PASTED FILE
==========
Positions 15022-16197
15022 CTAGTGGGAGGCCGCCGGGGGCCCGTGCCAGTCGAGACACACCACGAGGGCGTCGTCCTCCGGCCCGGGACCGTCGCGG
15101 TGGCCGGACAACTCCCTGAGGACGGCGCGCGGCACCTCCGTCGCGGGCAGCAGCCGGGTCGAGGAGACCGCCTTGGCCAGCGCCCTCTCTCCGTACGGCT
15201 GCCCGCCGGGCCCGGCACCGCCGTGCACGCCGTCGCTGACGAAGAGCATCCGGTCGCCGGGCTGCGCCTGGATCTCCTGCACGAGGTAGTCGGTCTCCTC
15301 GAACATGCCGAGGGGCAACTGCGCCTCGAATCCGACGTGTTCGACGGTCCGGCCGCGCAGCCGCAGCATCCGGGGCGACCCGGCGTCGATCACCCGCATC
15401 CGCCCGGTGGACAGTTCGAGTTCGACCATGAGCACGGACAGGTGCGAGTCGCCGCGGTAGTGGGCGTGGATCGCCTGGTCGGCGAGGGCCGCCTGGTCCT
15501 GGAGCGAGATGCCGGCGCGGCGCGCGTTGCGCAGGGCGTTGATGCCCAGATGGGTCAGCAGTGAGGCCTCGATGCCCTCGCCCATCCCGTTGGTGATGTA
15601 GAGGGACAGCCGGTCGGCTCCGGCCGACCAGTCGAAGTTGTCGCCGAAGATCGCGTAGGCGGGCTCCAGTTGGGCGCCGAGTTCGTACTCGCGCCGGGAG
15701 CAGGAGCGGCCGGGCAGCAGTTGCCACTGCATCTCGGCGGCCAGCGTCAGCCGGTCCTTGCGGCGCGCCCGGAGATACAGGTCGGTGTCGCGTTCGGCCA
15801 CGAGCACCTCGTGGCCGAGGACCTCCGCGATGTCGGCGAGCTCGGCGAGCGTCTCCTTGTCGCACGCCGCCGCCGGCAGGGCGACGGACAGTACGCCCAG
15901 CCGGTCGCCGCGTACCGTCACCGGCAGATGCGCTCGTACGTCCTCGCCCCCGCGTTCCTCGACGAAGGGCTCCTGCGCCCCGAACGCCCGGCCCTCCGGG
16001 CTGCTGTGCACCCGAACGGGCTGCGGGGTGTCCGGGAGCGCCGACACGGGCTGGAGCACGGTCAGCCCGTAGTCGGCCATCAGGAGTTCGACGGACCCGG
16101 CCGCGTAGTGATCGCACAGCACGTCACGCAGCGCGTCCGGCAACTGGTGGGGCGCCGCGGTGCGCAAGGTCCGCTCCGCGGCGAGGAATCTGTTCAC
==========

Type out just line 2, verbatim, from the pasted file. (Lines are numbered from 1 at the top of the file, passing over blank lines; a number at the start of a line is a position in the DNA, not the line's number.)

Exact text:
15022 CTAGTGGGAGGCCGCCGGGGGCCCGTGCCAGTCGAGACACACCACGAGGGCGTCGTCCTCCGGCCCGGGACCGTCGCGG